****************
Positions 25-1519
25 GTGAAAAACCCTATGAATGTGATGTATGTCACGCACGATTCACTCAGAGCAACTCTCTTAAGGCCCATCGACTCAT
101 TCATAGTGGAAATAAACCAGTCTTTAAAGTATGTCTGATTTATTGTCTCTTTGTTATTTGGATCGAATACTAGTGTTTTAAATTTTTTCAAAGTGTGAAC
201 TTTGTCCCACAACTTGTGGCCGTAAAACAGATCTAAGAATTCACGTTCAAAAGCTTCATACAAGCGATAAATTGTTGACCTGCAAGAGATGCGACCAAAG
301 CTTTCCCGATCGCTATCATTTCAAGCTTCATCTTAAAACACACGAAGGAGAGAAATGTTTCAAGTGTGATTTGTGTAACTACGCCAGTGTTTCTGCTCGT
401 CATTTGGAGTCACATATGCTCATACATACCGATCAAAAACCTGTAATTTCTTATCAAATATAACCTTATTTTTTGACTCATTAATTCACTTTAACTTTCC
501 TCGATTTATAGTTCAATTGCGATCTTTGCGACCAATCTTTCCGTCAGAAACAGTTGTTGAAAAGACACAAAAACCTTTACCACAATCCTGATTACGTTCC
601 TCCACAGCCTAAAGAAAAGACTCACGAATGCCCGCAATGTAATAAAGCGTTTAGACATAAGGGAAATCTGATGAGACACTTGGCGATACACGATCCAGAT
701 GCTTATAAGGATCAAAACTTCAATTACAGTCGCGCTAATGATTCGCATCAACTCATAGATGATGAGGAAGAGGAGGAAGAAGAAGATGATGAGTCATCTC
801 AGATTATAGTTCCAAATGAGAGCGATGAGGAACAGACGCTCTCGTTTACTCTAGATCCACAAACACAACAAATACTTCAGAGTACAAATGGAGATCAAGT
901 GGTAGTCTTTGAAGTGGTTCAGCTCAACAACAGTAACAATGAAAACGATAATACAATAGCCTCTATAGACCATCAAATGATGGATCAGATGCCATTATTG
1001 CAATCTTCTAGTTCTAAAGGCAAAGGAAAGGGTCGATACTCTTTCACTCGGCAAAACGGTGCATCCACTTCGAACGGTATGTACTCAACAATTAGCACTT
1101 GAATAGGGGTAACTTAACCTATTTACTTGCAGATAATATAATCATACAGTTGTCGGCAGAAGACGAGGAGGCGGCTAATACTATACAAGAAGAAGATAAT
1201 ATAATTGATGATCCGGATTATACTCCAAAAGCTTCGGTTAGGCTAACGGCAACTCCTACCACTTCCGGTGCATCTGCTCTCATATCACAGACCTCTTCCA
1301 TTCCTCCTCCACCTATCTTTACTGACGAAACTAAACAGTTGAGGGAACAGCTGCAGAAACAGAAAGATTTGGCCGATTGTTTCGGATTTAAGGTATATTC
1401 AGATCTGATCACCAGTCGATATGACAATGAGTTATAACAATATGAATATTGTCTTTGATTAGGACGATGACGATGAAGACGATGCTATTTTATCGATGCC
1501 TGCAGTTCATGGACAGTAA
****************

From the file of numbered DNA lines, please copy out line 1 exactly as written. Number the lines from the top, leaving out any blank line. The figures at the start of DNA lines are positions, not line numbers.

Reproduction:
Positions 25-1519